Thank you

 
Anonymous
3 years ago

The same news paper reports in another article published April 29th, 2011 that the Fukushima Prefectural Government has started taking into custody pets left behind in the deserted evacuation zone around the disaster-crippled nuclear power plant. They are mainly taking stray and unconfined dogs in the area. Whether to take chained dogs, cats and other animals will be decided by veterinarians after examining their health.

This means that dogs and cats that look “healthy” will be left behind in the no-entry zone!!!!!!

Under Japanese law, pets are considered objects, so the government is treating these “objects” like any other material possession—like a TV or a chair.

 
Anonymous
3 years ago

Are the Lives of Pets Less Important than Vehicles in the Fukushima Evacuation Zone?

As of midnight on April 22nd, 2011, all areas within a 20-kilometer (12-mile) radius of the stricken Fukushima No. 1 Nuclear Power Plant were designated a no-entry zone by the Japanese government.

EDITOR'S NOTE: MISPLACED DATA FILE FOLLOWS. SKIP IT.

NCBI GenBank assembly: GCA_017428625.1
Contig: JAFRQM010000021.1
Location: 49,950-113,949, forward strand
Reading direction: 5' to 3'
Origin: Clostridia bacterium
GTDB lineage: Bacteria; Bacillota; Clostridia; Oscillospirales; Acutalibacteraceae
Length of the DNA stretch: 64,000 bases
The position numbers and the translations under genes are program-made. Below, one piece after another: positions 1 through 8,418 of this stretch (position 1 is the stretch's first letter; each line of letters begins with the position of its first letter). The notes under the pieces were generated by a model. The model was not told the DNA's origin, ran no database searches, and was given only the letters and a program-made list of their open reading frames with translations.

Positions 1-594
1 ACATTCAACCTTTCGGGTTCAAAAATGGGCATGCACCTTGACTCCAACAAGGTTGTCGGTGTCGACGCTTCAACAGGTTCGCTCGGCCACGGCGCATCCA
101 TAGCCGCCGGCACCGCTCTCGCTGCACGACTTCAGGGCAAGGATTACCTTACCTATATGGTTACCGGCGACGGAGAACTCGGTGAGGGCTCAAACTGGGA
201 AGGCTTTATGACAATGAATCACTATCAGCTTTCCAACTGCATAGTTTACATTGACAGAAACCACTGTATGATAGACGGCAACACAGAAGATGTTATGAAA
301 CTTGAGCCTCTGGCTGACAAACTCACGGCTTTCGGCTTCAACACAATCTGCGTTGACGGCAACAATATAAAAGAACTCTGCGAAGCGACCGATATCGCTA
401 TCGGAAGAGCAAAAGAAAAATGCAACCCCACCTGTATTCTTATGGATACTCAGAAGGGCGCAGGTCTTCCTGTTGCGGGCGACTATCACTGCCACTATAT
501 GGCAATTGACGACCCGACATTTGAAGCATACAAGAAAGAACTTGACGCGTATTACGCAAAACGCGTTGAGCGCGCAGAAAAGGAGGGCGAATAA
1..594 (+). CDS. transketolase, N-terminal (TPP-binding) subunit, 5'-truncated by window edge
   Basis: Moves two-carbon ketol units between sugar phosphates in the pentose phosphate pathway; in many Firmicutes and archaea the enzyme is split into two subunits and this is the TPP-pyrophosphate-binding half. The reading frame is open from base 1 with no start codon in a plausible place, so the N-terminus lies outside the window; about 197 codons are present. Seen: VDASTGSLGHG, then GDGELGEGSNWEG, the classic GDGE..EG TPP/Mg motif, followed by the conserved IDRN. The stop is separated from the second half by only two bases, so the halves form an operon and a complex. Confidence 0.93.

According to one Japanese news paper, The Mainichi Daily News, on May 2nd, the Japanese government has plans to allow residents to temporarily return, but it also said people could not return with their pets, though it agreed to set up screening points for vehicles, providing the opportunity to decide whether people could bring their vehicles back with them.

 
Anonymous
3 years ago

Basically, in this summit, you accomplished very little. The animal rescue groups in Japan are angry at your "all talk and no action" outcome. The reputation of your organization has been gravely hurt. The hope of the Japanese affected by the earthquake/tsunami was for you to put pressure on the government to do something NOW. They are doing nothing and letting the animals starve. Prime Minister Kan was quoted as saying he had no intention of saving the animals. The nations of the world can demand humane action or we will stop buying Japanese products or any number of other pressures placed. Instead, you left it up to them who for 2 months have let them starve and die agonizing deaths. I am disappointed in all of the organizations who went over there, including you and our U.S. government. You are turning your backs. The good people do comes back to them, so does the lack of good. I will never donate to your organization and will recommend others don't either. I will post this in every blog I can.

 
Anonymous
3 years ago